The endometrium-specific proteome
The endometrial mucosa lines the inner wall of the uterus and maintains the patency of the uterine cavity by preventing adhesion between the opposed uterine walls. It also serves as a medium for implantation of the blastocyst (fertilized egg) during pregnancy. In fertile women the endometrium undergoes hormone-driven cyclic regeneration, coarsely divided into the menstrual, proliferative and secretory phase. Transcriptome analysis shows that 69% (n=13911) of all human proteins (n=20090) are expressed in the endometrium and 98 of these genes show an elevated expression in the endometrium compared to other tissue types.
The endometrium transcriptome
Transcriptome analysis of the endometrium can be visualized with regard to the specificity and distribution of transcribed mRNA molecules (Figure 1). Specificity illustrates the number of genes with elevated or non-elevated expression in the endometrium compared to other tissues. Elevated expression includes three subcategory types of elevated expression:
Distribution, on the other hand, visualizes how many genes have, or do not have, detectable levels (nTPM≥1) of transcribed mRNA molecules in the endometrium compared to other tissues. As evident in Table 1, all genes elevated in endometrium are categorized as:
Figure 1. (A) The distribution of all genes across the five categories based on transcript specificity in endometrium as well as in all other tissues. (B) The distribution of all genes across the six categories, based on transcript detection (nTPM≥1) in endometrium as well as in all other tissues.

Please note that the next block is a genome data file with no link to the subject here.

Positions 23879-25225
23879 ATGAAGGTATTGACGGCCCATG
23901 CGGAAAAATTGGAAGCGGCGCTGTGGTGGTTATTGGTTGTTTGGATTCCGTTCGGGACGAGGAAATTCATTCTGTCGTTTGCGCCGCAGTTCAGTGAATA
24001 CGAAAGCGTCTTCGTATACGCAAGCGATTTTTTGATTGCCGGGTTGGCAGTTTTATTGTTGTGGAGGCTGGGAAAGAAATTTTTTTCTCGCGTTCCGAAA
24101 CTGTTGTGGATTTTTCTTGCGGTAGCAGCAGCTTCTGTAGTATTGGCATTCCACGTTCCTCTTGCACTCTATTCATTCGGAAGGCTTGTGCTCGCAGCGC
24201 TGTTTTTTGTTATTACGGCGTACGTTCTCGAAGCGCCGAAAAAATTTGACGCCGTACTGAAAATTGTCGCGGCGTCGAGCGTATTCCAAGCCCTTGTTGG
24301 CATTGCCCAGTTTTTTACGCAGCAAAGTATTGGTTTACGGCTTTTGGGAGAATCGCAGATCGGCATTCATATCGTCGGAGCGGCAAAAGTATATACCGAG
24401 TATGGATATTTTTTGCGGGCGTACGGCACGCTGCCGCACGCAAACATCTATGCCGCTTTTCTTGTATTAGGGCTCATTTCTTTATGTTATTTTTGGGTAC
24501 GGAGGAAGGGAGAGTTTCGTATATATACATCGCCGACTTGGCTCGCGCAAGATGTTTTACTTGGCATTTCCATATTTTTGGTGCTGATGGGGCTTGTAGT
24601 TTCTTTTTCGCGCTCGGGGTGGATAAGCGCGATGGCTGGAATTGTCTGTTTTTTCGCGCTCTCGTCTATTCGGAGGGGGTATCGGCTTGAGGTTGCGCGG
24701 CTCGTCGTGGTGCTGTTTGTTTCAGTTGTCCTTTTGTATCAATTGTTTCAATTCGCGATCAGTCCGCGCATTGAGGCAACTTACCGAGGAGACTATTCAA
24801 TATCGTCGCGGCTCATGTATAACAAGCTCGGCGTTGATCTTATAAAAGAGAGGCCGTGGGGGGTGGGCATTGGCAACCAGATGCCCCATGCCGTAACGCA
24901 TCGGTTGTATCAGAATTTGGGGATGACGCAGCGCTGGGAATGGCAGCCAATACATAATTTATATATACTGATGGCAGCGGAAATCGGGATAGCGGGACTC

Table 1. The number of genes in the subdivided categories of elevated expression in endometrium.
Protein expression of genes elevated in the endometrium
In-depth analysis of the elevated genes in endometrium using antibody-based protein profiling allowed us to create a map of where these proteins are expressed within the endometrium, including glandular cells, stroma cells and with respect to differences dependent on the menstrual cycle.
Proteins expressed during the proliferative phase
Proteins expressed during the proliferative phase include female sex hormone receptors progesterone receptor (PGR) and estrogen receptor 1 (ESR1), which are expressed in the nucleus of both glandular and stromal cells, and play a central role in regulation of reproductive events.
Proteins specifically expressed during the secretory phase
Proteins expressed during the secretory phase include PAEP, a glycoprotein expressed in glandular cells with an essential role in regulating uterine environment suitable for pregnancy and C1QTNF6, a complement C1q tumor necrosis factor-related protein expressed in stromal cells with unknown function.
Proteins specifically expressed during secretory and proliferative phase
Proteins expressed during both the proliferative and secretory phase include the transcription factor HOXA11, which is involved in the regulation of uterine development and is required for female fertility. Also expressed in stroma cells, is HOXA11 while SFRP4, a modulator of Wnt signaling with a role in regulating cell growth and differentiation in specific cell types, is expressed both in stroma and glandular cells.